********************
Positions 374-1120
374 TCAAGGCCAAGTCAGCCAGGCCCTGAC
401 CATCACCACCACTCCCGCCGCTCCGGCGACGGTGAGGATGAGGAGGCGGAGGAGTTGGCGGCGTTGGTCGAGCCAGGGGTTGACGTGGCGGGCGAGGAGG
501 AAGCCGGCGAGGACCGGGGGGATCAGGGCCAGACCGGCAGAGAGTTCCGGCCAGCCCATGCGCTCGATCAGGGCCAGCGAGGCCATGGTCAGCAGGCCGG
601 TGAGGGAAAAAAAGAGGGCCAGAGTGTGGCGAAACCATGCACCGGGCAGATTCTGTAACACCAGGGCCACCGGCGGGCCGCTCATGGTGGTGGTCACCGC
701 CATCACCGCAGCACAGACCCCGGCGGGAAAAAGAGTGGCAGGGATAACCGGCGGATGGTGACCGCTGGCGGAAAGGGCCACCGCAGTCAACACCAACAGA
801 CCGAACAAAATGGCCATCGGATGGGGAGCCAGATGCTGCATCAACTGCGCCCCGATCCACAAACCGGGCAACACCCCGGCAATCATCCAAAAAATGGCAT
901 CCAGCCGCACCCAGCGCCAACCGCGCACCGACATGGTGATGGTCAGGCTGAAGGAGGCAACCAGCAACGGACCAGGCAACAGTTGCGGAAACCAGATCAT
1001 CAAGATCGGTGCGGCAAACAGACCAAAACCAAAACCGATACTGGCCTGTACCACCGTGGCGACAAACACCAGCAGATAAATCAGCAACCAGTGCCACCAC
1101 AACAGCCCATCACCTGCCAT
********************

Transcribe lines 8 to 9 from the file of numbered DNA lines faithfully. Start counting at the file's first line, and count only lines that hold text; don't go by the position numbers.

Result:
901 CCAGCCGCACCCAGCGCCAACCGCGCACCGACATGGTGATGGTCAGGCTGAAGGAGGCAACCAGCAACGGACCAGGCAACAGTTGCGGAAACCAGATCAT
1001 CAAGATCGGTGCGGCAAACAGACCAAAACCAAAACCGATACTGGCCTGTACCACCGTGGCGACAAACACCAGCAGATAAATCAGCAACCAGTGCCACCAC